Ariana Grande Shared Photos Of How Her Brain Is Affected By PTSD & Fans Admire Her Openness

Ariana Grande just opened up about her mental health in an honest Instagram post, and fans are appreciating the singer’s willingness to share her experience. On Thursday, Grande posted an image of a "healthy brain" scan on Instagram Story, along with an example of a brain scan from someone with PTSD, aka post-traumatic stress disorder. Then Grande shared photos from a scan of her own brain, which appeared to show even more highlighted sections than the example of a brain with PTSD in the first photo.

A study published by the Neuroimaging Clinics of North America in November 2007 explained that the hippocampus, the amygdala, and the prefrontal cortex are all brain areas that can be affected by PTSD. Grande’s photo appears to show the abnormalities in her own brain, presumably affecting those three areas.

Therapy and medications can be used to help treat PTSD and the stress it puts on the brain, the Neuroimaging Clinics of North America study explained. Grande didn’t share when her brain scan was taken, but it definitely shows that she’s been through a lot. She’s addressed her mental health in the past, though, including when she tweeted in November that "therapy has saved my life so many times."

"Hilarious and terrifying," Grande wrote about the brain images she posted to Instagram Story, which were screenshotted from a text convo. "Not a joke," the singer added at the bottom of the picture.

As fans know, a bombing at Grande’s Manchester Arena concert in 2017 left 22 people dead. The singer didn’t mention the Manchester bombing in her post, but many people are connecting the brain scan photo with the tragic incident. Plus, Grande shared that she suffered from PTSD after the attack during an interview with British Vogue last year.

"It’s hard to talk about because so many people have suffered such severe, tremendous loss. But, yeah, it’s a real thing," Grande said to the magazine. "I know those families and my fans, and everyone there experienced a tremendous amount of it as well. Time is the biggest thing. I feel like I shouldn’t even be talking about my own experience — like I shouldn’t even say anything. I don’t think I’ll ever know how to talk about it and not cry."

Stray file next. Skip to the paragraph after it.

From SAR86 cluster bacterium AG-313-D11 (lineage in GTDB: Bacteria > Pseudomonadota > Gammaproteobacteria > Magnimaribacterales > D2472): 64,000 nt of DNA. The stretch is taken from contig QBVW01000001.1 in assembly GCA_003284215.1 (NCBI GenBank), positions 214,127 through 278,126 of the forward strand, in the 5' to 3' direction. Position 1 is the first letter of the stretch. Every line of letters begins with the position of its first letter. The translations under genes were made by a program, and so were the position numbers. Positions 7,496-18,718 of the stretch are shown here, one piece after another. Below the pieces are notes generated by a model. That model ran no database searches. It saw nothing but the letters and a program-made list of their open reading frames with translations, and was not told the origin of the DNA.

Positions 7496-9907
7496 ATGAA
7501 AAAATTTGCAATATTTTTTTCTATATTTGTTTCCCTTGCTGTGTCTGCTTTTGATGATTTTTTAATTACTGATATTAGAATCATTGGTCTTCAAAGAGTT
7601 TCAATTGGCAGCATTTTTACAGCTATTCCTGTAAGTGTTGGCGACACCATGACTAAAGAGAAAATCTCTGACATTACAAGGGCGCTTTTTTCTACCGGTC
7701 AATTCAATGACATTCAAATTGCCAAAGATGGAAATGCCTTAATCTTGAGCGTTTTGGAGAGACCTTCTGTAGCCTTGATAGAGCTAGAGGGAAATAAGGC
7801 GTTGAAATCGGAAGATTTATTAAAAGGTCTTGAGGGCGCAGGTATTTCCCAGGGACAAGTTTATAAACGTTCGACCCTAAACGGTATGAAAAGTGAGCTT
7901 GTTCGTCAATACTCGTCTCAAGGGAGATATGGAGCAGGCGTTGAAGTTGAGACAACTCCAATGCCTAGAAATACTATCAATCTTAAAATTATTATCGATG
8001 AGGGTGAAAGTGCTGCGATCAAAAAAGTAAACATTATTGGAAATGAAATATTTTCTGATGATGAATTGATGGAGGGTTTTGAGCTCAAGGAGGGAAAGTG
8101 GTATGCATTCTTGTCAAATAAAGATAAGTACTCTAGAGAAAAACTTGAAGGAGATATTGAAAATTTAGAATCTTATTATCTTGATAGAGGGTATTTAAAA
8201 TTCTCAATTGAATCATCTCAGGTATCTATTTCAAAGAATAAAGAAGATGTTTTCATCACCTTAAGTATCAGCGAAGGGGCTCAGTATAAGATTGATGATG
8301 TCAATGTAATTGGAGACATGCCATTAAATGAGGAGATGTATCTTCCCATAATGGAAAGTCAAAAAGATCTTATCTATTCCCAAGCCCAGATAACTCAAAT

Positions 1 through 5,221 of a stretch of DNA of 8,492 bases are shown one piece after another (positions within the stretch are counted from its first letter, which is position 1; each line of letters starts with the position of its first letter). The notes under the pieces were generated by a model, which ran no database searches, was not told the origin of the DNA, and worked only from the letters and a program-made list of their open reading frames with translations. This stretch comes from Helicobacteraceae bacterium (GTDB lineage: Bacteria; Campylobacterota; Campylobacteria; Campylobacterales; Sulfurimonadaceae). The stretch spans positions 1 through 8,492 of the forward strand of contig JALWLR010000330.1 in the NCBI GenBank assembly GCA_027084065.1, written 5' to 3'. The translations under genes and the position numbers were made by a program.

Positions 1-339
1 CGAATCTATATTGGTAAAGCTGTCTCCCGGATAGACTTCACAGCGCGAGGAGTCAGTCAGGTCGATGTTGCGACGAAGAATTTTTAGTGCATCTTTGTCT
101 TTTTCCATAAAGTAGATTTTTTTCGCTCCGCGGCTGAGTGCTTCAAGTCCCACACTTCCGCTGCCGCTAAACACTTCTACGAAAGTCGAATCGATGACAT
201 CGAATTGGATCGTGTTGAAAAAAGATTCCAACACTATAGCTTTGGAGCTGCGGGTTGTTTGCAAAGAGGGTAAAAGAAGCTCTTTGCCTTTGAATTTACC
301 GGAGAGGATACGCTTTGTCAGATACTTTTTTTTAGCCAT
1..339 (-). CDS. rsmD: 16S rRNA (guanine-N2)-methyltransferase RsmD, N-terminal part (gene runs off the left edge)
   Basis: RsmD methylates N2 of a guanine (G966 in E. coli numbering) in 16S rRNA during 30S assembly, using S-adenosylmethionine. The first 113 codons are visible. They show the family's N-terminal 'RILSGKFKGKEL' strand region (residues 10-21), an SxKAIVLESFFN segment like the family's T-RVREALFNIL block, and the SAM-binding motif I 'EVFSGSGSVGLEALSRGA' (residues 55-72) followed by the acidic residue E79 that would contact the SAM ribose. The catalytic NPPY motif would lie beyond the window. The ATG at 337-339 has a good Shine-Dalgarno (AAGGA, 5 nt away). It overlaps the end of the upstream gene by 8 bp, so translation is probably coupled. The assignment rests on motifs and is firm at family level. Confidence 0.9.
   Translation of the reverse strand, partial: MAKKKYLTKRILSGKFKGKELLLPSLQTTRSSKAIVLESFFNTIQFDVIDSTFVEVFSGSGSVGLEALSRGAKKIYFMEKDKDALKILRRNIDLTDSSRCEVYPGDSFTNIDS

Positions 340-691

During the British Vogue interview, Grande also talked about throwing herself into her work to help alleviate her anxiety. "I’ve always had anxiety. I’ve never really spoken about it because I thought everyone had it, but when I got home from tour it was the most severe I think it’s ever been," she told the magazine. "Everybody thought I was crazy when I got home and wanted to hit the ground running."

After Grande’s recent Instagram Story post, fans chimed in to share their concern for the singer’s well-being, along with plenty of support for her. "I just wanna hug her and tell her everything will be alright," one fan tweeted.

One person called Grande "inspirationally strong." Another fan tweeted that the singer is "strong asf," clearly showing they all admire her openness about the situation and her strength.

Some fans even encouraged the singer to take a break from singing if she needs one. One fan called Grande "the most strongest inspiring person i know," while suggesting she takes any time she needs for herself.

It’s understandable that fans are worried about the pop star overworking herself, but it also sounds like making music is her way of healing. Last month, Grande tweeted that releasing new music "feels sm healthier & sm more authentic & rewarding." The Manchester tragedy will always be a part of her experience, but Grande is persevering through the pain, with the support of her fans every step of the way.

If you or someone you know is seeking help for mental health concerns, visit the National Alliance on Mental Health (NAMI) website, or call 1-800-950-NAMI(6264). For confidential treatment referrals, visit the Substance Abuse and Mental Health Services Administration (SAMHSA) website, or call the National Helpline at 1-800-662-HELP(4357). In an emergency, contact the National Suicide Prevention Lifeline at 1-800-273-TALK(8255) or call 911.

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